To celebrate the start of the Spring 2018 semester, CSULB SWE hosted a welcome back picnic on February 10. We saw a great outcome from our officers and established members, and we were also happy to introduce new members to our club and see many of our friends from other engineering organizations, especially from ASME, on campus. Our Involvement Chair planned a great day with volleyball, Heads Up, fruit platters, and lots of socializing and networking. Members brought lots of fruit such as mangoes, cantaloupe, strawberries, and kiwis so we could make fruit bowls. We also snacked on chips, salsa, crackers, and cheese. Setting up our volleyball net was quite the task and the weather was cold and windy, but we had a lot of fun playing volleyball with our members and friends. Our Welcome Back Picnic helped us get the semester off to a great start and we can’t wait for another successful semester here at CSULB SWE!
CSULB SWE hosted our first general body meeting of the semester on February 21. In addition to welcoming new members to our club and informing our members about upcoming events, we hosted our first student internship and research panel comprised of our members, officers, and former officers who have experience in research and industry.
SWE has been designated a new meeting room in CSULB’s Engineering and Computer Science building this semester. We were so happy to see a great turnout for attendance at our first meeting. The room was completely full and we had to bring in extra chairs for our attendees. We were glad so many members were able to hear our student panelists speak.
Our board prepared a series of commonly asked questions and our President managed the panel questioning. It was great to learn more about the accomplishments of our amazing SWE members. The panelists discussed how they chose their engineering field and their experiences at work. They also imparted advice on how to overcome self-doubt and how to obtain and succeed in internships and research positions. After the panelists completed their questions, our President opened for floor to our members for a question and answer session. Many members were also able to network with our student panelists at the end of our meeting.
Our panel was a wonderful opportunity for our members to learn how to enter their field of choice, directly from their peers. We were also excited to celebrate the accomplishments of our panelists and provide inspiration and networking opportunities for our members. As usual, food was provided at our meeting. This time, we brought WingStop, which was a great hit with our members!
Thank you to Katie, Lala, Hope, Elyssa, Anthony, Pooja, and Trisha for taking time out of their day to speak on our first student panel!
On January 27th, 2018, five SWE-UCLA students traveled to the sunny beaches of Playa Del Rey – not with towels and beach umbrellas, but with curiosity and excitement to see the Los Angeles Environmental Learning Center (ELC) at Hyperion. A half-hour trip by car brought us to the LA Sanitation facility, just by the ocean with a seaside view.
The afternoon began with a short presentation from a few LA Sanitation recruiters and engineers. Engineers gave a brief overview of some of the major projects they’ve been working on recently, as well as the impact of those projects on the city of Los Angeles. During this presentation, we learned some fascinating statistics on the scale of their work – for example, LA Sanitation’s Solid Resources Program has achieved things like the city-wide implementation of reusable bags, and the reduction of carbon monoxide by ninety percent! The presentation concluded with an overview of the programs and positions available for engineering students and graduates, and some Q&A.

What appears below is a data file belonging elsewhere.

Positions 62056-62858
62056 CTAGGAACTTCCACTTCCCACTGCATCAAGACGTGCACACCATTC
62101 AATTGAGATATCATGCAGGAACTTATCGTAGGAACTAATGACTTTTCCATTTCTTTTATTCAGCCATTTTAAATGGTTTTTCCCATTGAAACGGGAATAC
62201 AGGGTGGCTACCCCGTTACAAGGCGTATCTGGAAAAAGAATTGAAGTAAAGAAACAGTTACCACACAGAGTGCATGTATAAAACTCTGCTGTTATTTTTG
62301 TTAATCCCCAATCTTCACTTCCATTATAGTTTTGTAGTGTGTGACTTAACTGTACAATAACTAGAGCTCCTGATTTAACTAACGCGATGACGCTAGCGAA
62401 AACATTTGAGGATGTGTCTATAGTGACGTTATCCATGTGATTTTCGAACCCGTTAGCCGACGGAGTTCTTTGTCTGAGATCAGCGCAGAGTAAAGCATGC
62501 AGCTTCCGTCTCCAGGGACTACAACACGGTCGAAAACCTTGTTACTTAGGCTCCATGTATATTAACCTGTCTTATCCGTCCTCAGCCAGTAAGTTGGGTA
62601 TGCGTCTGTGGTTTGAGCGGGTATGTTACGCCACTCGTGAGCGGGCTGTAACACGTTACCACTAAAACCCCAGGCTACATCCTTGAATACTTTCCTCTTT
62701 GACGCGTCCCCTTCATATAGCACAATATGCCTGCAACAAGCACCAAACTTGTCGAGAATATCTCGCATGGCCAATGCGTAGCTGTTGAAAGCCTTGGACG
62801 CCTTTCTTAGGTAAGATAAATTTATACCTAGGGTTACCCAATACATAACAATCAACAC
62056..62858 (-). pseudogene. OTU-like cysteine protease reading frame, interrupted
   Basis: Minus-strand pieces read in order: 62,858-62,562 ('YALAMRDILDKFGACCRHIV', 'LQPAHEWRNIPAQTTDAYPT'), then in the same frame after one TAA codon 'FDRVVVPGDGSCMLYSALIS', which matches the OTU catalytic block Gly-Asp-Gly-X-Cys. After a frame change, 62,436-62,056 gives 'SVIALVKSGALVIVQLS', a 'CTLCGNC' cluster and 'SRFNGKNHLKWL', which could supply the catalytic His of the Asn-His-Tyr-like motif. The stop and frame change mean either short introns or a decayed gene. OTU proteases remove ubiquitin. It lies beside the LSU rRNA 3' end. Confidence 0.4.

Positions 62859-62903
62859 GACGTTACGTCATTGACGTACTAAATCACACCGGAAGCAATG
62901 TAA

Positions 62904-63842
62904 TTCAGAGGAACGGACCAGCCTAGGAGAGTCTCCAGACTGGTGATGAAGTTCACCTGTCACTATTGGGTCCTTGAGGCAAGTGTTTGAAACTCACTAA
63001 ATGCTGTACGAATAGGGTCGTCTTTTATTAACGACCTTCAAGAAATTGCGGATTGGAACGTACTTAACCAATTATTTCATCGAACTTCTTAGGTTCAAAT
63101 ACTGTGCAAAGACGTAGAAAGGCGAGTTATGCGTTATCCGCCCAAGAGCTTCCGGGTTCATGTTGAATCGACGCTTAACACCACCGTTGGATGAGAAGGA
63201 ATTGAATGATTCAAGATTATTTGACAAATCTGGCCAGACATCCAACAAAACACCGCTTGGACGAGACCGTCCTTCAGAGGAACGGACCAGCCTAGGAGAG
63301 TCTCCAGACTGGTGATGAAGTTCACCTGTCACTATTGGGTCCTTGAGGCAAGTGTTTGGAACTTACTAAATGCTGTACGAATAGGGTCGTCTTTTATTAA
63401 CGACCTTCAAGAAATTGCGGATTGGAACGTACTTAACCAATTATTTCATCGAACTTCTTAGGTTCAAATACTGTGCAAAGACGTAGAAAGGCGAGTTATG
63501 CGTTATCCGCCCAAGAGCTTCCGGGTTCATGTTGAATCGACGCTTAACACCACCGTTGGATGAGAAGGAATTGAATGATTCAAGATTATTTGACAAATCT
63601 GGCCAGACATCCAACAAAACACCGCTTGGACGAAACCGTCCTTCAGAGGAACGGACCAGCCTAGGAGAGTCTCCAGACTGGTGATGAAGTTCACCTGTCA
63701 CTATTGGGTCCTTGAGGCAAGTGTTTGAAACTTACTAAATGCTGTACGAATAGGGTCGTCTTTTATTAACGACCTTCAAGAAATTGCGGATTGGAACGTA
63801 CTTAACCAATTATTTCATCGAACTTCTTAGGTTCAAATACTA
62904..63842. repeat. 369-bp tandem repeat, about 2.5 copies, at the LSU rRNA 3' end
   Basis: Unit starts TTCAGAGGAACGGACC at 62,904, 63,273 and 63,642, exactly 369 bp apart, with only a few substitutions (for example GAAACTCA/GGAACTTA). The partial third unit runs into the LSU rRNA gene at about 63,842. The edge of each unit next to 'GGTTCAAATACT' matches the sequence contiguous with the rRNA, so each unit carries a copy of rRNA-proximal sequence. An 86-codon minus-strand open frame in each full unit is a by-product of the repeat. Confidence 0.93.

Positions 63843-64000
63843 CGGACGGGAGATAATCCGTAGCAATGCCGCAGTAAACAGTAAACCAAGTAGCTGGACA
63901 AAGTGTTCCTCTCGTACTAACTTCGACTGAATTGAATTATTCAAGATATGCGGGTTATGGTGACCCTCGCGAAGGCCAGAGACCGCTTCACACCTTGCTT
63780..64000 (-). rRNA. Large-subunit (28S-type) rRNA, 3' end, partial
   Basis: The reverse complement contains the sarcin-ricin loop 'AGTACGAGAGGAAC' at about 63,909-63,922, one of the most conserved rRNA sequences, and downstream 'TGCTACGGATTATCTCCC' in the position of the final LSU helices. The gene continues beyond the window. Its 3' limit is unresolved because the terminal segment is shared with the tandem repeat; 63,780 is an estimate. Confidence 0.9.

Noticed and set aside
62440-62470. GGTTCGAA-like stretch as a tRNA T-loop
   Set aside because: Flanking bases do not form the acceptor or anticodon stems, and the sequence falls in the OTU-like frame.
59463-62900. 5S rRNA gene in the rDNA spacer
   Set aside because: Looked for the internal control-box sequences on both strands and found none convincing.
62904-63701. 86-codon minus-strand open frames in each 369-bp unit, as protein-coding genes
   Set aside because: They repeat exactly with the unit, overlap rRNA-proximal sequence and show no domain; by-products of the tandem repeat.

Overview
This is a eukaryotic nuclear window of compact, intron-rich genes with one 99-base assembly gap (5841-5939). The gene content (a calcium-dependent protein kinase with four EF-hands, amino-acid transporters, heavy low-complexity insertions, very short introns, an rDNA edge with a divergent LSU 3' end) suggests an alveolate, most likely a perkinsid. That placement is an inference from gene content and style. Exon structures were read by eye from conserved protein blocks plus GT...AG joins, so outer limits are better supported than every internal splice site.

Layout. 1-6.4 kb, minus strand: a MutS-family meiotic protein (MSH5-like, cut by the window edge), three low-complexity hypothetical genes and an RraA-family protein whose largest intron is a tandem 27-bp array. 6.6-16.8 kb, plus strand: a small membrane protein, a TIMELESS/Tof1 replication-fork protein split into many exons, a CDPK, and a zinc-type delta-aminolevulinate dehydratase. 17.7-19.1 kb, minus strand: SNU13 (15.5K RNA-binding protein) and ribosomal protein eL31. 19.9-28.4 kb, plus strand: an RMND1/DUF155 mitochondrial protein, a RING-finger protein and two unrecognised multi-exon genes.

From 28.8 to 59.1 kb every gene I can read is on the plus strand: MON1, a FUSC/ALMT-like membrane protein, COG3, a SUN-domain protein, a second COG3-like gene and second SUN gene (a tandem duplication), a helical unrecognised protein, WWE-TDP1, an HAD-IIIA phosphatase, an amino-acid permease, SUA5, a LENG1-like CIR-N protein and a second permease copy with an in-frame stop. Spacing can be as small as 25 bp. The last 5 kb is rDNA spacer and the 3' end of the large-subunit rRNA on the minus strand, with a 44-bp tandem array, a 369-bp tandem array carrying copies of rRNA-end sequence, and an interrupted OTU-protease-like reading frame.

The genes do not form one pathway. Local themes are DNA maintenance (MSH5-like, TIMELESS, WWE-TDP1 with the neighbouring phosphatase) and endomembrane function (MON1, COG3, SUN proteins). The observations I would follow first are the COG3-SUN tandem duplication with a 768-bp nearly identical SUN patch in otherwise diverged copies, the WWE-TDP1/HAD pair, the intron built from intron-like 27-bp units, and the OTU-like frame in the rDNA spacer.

Next, we were led downstairs and given hair nets and green hard hats. We were to wear them for the duration of the outdoor tour, where we would be guided around the several buildings and machines where chemical processes were happening.
The students and LA Sanitation representatives all boarded a shuttle, and were guided on a short drive around the premises. The guide joked about leading a free, LA Sanitation-version of a Universal Studios tour. On this drive, we were told the roles and processes of each of the buildings and structures we passed. Occasionally, the shuttle was parked so that the group could walk around the structures together. We learned a lot of facts about the history of the plants, and what improvements LA Sanitation has made over the years to improve the Los Angeles environment.
Upon returning to the ELC building and returning our hard hats and hair nets, we spent some time mingling and networking with the LA Sanitation employees one-on-one. Some students exchanged contact information and resumes with engineers and recruiters, and asked more specific questions about their roles, career paths, and academic suggestions. After wrapping up the tour for the day, the engineering students left to return to UCLA with a better knowledge of a career in environmental engineering, just as sunset was dawning on the beach.
This year, the UCLA chapter decided to hold a panel of students who have had internships before to prepare underclassmen for our upcoming Evening with Industry (EWI). We had students from different majors, including chemical engineering, materials science, mechanical engineering, and computer science to answer questions about how they got their internship and what it was like. We first asked pre-determined questions that were given to the panelists ahead of time, and then followed it with questions from the audience. Topics such as internship recruitment, interviews, daily life, and the overall experience. The attendees seemed very engaged with the program, based on the large amount of questions that were asked by attending students. Overall, the event was a huge success, and something that SWE will continue to have in the future.